Lectionary Commentaries for November 28, 2010
First Sunday of Advent (Year A)

from WorkingPreacher.org


Commentary on Matthew 24:36-44

Ben Witherington

Matthew 24:36-44 is part of a much larger passage, usually called the Olivet discourse, which discusses both events that transpired in the first century A.D. and those which as of yet have not come to pass.

Matthew 26:36-44, an appropriate text for the first Sunday in Advent, clearly falls in the latter category being a discussion of the return of Christ and the events that will accompany that return. 

Matthew 26:36, which is the Matthean form of Mark 13:32, presents us with Jesus telling his disciples that neither angels, nor ordinary human beings, nor even he himself, know the timing of his Return or Second Coming. Only the Father knows such things. This should, of course, have put an end to theological weather forecasting about the timing of the second Advent, but alas, pious curiosity is always given to speculation. But there is a difference between having great expectations, trusting God’s word is true, and making calculations, or even prognostications, which involves the second order activity of human speculation. Jesus does not encourage the latter, whilst he certainly instills in his disciples the “Blessed Hope” that he will return one day to raise the quick and dead, as the creeds affirm.

Verses 37-38 draws an analogy suggesting that the days of Christ’s return will be rather like the days of Noah when the flood came. We may well ask, “How so?”  Jesus is not returning to send a vast flood upon the earth. What the analogy is meant to convey is in each case, judgment came in the form of an event which caught the unprepared by surprise. More to the point, remembering the story of Noah, there were a host of sinful humans taken away, swept away by the flood, while Noah’s family was “left behind,” safe and sound on board the ark.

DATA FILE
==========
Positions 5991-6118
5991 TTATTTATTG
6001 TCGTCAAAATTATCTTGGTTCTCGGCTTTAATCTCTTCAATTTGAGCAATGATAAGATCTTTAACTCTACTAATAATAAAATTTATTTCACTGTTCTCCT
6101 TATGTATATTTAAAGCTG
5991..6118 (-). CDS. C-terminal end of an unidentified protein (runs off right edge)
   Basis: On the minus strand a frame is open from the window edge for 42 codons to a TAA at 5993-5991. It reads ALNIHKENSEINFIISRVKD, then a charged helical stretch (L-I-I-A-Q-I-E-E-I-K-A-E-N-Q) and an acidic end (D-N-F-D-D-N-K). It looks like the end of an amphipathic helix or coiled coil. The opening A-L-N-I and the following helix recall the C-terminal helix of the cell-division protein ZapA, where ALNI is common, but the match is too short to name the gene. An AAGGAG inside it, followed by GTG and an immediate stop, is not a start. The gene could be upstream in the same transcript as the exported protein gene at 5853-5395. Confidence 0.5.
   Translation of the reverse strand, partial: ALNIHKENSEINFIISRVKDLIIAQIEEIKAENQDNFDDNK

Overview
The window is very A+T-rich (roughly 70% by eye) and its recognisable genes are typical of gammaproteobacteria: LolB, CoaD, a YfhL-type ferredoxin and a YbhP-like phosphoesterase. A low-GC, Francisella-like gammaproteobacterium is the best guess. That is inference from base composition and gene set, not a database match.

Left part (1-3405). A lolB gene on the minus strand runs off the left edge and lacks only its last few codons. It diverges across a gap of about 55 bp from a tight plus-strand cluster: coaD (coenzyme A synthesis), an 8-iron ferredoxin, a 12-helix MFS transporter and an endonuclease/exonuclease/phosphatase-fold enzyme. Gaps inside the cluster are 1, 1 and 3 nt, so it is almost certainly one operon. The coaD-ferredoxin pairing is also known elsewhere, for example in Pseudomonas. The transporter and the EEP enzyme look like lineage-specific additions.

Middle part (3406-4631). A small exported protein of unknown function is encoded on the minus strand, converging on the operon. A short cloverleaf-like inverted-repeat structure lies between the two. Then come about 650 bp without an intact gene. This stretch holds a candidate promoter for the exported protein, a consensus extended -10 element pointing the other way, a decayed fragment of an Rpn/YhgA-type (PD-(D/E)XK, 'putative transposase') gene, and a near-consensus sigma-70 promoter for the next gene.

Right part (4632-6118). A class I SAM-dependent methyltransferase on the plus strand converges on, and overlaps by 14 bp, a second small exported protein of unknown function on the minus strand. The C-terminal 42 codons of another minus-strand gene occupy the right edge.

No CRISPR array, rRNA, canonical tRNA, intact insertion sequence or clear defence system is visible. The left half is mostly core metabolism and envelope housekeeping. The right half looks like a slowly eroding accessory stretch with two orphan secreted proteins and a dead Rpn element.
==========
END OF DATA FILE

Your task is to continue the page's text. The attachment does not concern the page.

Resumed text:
Likewise says Jesus, when he returns, many will be taken away in judgment, but some will be left behind. This analogy with the story of Noah makes perfectly clear that Jesus is not suggesting that those taken away are more fortunate than those “left behind.” To the contrary, those taken away are taken away from judgment, while those left behind are wiping their brows, thankful that they have survived “the Great and terrible Day of the Lord.”

There is no encouragement here for dispensational theologies about the rapture of the faithful, and the judgment of those left behind on the earth. To the contrary, the polarity of the saying “two will be in the field, one will be taken one left behind.” Two women will be grinding at the mill, one will be taken, one left behind is just the opposite of the dispensational reading of the text. The left behind are those blessed who have escaped the great judgment just as Noah’s family escaped the flood.

The prudential advice, based on the predictions in verses 36-41, then is that the faithful must stay vigilant and awake, knowing that Christ will return, though the timing remains unknown. The phrase “the day or hour,” or even just the phrase “the hour,” simply means the timing. It is not suggesting that the general time frame of Christ’s return can be known in advance, but that the specific day or hour is obscure.